Sonia Delaunay

Sonia Delaunay illustration

Just opened is Tate Modern’s retrospective of the stunning works by Russian-French abstract artist illustrator Sonia Delaunay (1885-1979). A pioneer of the orphism movement (a cubism spin-off concerned with colour) Sonia’s abstract illustrations, incorporating a kaleidoscopic palette and contrasting shapes, were inspired by her formative years growing up in Russia as well as the years spent in Spain and Portugal during the WWI.

Sonia Delaunay didn’t make distinctions between fine art, illustration and applied art. Her unrestricted approach to creativity encompassed painting, fashion, textiles, tapestry and mosaic and works produced included paintings, book bindings, cushion covers, lampshades and fabrics.

15 April 2015 – 9 August 2015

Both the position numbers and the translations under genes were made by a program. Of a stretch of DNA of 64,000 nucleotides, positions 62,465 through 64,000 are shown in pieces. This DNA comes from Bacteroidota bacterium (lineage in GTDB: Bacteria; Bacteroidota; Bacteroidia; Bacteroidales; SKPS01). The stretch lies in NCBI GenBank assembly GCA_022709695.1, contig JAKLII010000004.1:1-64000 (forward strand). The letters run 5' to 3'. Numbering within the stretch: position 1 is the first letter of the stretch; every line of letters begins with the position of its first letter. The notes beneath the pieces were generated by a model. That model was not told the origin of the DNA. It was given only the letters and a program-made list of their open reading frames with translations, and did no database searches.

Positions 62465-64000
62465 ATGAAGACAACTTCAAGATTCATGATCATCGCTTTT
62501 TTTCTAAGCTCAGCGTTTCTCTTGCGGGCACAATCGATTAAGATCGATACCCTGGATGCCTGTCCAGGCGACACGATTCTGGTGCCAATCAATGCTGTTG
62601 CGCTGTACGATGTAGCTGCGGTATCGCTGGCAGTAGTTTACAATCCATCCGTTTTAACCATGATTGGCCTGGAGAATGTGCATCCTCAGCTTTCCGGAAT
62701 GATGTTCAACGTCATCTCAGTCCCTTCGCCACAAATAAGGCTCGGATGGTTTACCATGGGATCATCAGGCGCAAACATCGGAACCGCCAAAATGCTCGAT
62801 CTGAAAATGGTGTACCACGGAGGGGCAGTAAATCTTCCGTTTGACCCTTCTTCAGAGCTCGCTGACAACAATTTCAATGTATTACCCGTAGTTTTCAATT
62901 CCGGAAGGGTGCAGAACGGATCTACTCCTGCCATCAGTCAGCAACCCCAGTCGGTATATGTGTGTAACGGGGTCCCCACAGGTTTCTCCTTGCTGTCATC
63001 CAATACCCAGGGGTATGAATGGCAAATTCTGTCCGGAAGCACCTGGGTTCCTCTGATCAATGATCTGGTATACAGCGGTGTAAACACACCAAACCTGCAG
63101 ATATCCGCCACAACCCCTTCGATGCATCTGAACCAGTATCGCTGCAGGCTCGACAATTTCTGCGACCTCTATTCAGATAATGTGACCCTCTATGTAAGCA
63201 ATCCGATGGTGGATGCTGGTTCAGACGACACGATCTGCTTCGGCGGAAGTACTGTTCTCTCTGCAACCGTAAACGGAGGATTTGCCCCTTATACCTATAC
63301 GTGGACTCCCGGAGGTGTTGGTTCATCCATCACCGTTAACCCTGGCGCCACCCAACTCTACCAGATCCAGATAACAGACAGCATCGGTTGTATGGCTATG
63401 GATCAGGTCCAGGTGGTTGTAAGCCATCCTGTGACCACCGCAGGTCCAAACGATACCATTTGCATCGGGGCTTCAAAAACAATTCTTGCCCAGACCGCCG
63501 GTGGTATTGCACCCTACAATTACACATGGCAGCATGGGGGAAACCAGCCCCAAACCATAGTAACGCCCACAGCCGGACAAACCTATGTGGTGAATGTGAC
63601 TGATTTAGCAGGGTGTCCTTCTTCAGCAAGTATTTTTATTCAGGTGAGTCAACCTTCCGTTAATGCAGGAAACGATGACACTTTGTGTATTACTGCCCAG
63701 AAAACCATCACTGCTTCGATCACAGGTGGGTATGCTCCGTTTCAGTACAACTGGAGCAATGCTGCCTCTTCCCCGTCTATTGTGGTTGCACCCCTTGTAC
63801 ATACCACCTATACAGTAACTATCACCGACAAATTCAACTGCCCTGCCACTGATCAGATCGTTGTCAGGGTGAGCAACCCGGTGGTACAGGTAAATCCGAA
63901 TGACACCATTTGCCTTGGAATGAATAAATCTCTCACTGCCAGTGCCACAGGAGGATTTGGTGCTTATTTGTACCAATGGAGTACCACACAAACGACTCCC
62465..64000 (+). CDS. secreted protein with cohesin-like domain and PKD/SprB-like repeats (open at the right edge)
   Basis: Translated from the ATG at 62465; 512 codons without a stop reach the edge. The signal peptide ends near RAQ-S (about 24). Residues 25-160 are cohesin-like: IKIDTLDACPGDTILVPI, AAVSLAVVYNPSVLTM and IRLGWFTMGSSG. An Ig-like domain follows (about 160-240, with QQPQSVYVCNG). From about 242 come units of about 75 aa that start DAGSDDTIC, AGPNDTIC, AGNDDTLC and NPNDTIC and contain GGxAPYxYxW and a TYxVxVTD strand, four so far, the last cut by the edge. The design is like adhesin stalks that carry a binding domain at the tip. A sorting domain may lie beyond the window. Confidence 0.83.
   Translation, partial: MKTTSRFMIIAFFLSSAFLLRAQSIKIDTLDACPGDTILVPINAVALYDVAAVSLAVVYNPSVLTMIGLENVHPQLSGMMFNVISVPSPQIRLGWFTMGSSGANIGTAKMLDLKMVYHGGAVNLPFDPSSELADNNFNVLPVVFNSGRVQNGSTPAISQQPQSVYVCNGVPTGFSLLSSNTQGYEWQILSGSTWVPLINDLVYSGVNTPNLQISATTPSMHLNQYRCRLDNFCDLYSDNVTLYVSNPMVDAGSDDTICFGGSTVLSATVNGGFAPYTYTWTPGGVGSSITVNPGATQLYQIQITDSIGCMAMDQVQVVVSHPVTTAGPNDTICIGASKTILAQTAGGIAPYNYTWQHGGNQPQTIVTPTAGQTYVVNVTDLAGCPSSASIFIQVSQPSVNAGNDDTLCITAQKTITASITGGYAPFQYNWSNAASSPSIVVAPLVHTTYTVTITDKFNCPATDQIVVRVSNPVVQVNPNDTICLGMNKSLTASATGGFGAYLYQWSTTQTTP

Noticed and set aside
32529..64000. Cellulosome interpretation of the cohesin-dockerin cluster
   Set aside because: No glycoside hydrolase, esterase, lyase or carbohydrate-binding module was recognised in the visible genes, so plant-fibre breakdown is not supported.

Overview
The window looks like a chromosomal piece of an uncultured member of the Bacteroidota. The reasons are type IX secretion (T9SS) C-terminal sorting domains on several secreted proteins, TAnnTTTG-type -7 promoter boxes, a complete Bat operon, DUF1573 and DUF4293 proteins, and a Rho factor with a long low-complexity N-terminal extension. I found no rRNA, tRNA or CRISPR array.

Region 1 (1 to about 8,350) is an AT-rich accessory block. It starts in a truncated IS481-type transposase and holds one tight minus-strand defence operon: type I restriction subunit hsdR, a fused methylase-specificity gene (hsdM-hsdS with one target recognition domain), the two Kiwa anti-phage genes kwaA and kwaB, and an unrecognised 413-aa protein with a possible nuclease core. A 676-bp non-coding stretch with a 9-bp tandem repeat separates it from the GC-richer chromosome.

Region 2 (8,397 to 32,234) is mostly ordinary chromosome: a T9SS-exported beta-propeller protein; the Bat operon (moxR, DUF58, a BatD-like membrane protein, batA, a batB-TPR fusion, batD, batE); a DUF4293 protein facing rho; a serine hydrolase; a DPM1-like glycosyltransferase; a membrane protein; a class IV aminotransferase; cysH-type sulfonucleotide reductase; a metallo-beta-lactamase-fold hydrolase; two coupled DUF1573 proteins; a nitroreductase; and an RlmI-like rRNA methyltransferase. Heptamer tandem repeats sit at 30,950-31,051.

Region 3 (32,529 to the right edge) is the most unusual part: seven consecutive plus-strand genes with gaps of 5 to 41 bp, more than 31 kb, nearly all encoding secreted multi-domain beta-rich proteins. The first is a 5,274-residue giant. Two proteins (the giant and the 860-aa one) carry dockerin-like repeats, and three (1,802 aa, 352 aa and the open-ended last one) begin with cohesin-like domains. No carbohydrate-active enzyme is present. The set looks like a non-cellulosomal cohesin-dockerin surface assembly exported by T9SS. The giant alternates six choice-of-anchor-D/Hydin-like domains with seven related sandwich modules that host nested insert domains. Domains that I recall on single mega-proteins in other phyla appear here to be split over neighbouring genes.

See Tate Modern’s website for full details

Eric Ravilious

Eric Ravilious Illustration exhibition

Also just opened is Dulwich Picture Gallery’s major exhibition of the magnificent watercolours of artist illustrator Eric Ravilious (1903-42). Well known for his iconic work for Wedgwood, Ravilious is widely considered one of the key figures in mid-20th century British design but he was also one of the finest illustrators and watercolourists of the century.

Over 80 watercolours will be on display – including famous works like Train Landscape and Westbury Horse as well as rarely seen works from private collections providing an inspiring look at his work between the mid-1920s and his death in 1942. Said to be inspired by the films of Alfred Hitchcock Ravilious’ images rarely contain figures and yet his shadowy interiors and strange perspectives often create a sense of human presence.

Although he died at the age of only 39, Ravilious was largely responsible for the revival of English watercolour painting. He started out under the tutelage of Paul Nash at the Royal College of Art and although hugely versatile it was painting and illustration that Ravilious saw as his true vocation; it was this work that he exhibited, and he cared deeply about its reception by fellow artists like Moore and John Piper.

1 April 2015 – 31 August 2015
See Dulwich Picture Gallery’s website for full details